The movie also pointed attention toward how important the variance between very low incomes can be. It’s very easy for us in the rich world to conflate $.50 a day, $1 a day, and $2 a day like they’re the same. In reality they’re very different. In the movie the group had a four day streak of only receiving $2 total and it was much worse.

Saturday, January 17, 2015

Best Econtalk Episodes 2014

As with previous years, Russ Roberts of Econtalk is asking listeners for their favorites episodes of the year. Here are mine:

Bryan Caplan on college, signaling and human capital

Jonathan Haidt on the righteous mind

Emily Oster on Infant Mortality

Velasquez-Manoff on autoimmune disease, parasites, and complexity

One notable episode that was not one of my favorites is D.G. Myers on cancer dying and living.

One important episode that was not one of my favorites is Thomas Piketty on inequality and capital in the 21st century

Econtalk is a wondrous podcast. I’m much smarter because of it.

Friday, January 16, 2015

Election or Lunch?

Suppose that I find someone on the “other side” who I can trust -- a friend who I’m always arguing with over political disagreements but at the end of the day we have loyalty towards each other. And in the next election, we decide that neither of us are going to vote. Since our two votes are going to cancel each other out anyway, we both go out to lunch while all those other chumps stand in line at the polling stations. Because we trust each other, we both know that the other won’t secretly vote while the other isn’t looking. What do you think?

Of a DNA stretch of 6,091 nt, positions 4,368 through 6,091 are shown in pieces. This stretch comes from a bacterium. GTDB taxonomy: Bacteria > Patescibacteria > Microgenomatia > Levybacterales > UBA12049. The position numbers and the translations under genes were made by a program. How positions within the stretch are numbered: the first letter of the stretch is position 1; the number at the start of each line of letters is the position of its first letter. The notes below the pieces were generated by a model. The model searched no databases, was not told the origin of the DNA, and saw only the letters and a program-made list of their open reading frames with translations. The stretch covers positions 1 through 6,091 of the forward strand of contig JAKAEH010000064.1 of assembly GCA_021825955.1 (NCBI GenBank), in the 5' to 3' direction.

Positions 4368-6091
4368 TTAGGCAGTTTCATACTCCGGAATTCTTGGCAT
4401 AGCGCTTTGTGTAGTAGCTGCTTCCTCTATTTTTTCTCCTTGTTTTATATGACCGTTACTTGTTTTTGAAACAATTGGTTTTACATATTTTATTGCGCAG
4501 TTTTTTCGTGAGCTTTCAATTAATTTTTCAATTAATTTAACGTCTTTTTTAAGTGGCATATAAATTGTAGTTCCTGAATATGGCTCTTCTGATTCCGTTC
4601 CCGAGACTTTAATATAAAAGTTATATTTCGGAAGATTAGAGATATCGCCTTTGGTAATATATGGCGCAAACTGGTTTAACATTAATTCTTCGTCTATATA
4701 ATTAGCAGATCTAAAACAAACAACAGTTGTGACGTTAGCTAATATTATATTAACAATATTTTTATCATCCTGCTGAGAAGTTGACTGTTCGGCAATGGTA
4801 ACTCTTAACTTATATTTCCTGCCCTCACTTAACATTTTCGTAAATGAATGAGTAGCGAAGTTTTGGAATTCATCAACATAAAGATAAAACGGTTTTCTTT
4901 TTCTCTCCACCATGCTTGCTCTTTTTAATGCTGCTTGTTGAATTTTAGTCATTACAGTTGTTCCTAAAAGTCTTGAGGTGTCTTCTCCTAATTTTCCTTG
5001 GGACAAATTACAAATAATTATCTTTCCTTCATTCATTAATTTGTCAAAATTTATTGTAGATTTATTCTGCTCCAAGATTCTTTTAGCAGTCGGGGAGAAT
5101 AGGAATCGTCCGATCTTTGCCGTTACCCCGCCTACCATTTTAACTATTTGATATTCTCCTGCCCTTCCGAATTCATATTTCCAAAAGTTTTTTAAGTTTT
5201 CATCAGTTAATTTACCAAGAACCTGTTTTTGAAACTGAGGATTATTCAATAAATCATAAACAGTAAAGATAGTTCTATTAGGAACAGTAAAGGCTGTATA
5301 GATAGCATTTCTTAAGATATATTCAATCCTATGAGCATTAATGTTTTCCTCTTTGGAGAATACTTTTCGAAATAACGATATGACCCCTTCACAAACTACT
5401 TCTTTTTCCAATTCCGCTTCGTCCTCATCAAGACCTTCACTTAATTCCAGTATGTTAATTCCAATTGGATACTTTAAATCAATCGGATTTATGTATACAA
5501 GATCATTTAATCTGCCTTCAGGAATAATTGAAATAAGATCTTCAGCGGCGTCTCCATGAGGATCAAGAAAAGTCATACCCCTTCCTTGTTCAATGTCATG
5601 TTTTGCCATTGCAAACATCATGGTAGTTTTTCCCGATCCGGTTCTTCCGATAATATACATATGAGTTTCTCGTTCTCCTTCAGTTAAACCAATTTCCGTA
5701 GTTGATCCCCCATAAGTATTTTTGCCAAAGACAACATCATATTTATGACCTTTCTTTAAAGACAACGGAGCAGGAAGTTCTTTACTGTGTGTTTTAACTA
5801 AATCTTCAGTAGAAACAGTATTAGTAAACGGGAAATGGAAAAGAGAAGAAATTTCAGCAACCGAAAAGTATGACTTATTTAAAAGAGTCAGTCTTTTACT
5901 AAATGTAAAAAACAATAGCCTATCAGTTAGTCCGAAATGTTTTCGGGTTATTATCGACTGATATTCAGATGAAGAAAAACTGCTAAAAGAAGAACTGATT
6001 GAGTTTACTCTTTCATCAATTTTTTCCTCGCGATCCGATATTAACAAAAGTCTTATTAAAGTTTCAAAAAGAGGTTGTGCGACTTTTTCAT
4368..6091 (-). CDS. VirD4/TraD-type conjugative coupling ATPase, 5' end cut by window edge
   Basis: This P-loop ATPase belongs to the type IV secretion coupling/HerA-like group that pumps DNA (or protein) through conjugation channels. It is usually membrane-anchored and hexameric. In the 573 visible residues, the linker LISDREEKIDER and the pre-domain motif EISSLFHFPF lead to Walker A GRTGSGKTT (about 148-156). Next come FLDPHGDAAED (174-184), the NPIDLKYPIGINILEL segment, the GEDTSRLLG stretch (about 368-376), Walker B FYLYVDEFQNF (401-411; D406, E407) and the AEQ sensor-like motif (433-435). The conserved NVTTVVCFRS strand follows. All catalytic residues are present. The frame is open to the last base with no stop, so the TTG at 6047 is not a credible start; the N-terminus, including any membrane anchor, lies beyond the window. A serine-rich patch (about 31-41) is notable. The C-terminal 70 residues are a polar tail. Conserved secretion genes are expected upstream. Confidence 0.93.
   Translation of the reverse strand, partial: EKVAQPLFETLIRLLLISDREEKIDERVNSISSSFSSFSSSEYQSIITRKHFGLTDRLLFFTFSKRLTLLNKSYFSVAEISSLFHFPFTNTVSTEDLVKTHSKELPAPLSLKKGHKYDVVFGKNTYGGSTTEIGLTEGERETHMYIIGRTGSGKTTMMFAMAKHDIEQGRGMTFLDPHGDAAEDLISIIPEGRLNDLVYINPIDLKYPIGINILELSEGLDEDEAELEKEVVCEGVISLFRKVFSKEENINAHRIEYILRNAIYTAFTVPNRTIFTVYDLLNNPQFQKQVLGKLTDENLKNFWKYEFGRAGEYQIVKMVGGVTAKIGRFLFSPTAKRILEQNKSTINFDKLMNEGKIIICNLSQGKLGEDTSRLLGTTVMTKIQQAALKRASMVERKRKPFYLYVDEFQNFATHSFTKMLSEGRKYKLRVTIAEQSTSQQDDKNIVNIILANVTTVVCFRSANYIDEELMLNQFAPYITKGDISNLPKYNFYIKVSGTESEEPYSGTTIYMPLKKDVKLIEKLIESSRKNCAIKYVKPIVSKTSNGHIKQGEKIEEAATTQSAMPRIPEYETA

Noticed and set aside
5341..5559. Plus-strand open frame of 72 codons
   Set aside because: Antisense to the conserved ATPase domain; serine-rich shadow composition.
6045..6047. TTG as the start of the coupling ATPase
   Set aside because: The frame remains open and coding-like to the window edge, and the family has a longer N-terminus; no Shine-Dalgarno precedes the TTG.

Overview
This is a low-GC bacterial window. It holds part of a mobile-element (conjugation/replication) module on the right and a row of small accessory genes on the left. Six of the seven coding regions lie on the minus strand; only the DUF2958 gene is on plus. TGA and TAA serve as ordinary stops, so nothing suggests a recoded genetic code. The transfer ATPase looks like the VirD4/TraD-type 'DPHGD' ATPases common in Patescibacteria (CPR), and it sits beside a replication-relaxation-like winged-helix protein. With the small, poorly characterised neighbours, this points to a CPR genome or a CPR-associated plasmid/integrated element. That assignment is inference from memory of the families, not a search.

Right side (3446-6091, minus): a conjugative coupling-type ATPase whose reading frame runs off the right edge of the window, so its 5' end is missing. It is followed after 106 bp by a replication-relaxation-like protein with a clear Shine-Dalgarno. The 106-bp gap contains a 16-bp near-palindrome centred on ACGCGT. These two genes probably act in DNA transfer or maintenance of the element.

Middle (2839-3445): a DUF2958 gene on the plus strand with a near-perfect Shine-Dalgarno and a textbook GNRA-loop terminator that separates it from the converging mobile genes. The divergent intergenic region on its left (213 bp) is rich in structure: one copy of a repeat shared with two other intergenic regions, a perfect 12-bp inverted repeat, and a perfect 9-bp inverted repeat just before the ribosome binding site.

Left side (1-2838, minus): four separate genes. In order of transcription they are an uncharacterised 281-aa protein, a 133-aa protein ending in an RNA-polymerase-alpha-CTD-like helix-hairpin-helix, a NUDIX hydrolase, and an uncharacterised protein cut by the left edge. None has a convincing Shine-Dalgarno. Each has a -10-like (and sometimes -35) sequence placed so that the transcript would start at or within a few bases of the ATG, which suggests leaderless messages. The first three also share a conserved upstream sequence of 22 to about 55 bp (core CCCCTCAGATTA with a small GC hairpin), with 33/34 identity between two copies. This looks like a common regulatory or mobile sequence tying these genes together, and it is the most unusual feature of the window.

“It’s a great idea! Good for you!”
I agree. We are both reasonable people who appreciate creative ideas.

“That’s terrible! You should vote!”
You are probably a Democratic Fundamentalist. You support the Democratic ritual beyond the point at which it is actually making a difference.

“That’s terrible! You’re giving a third party an unfair advantage!”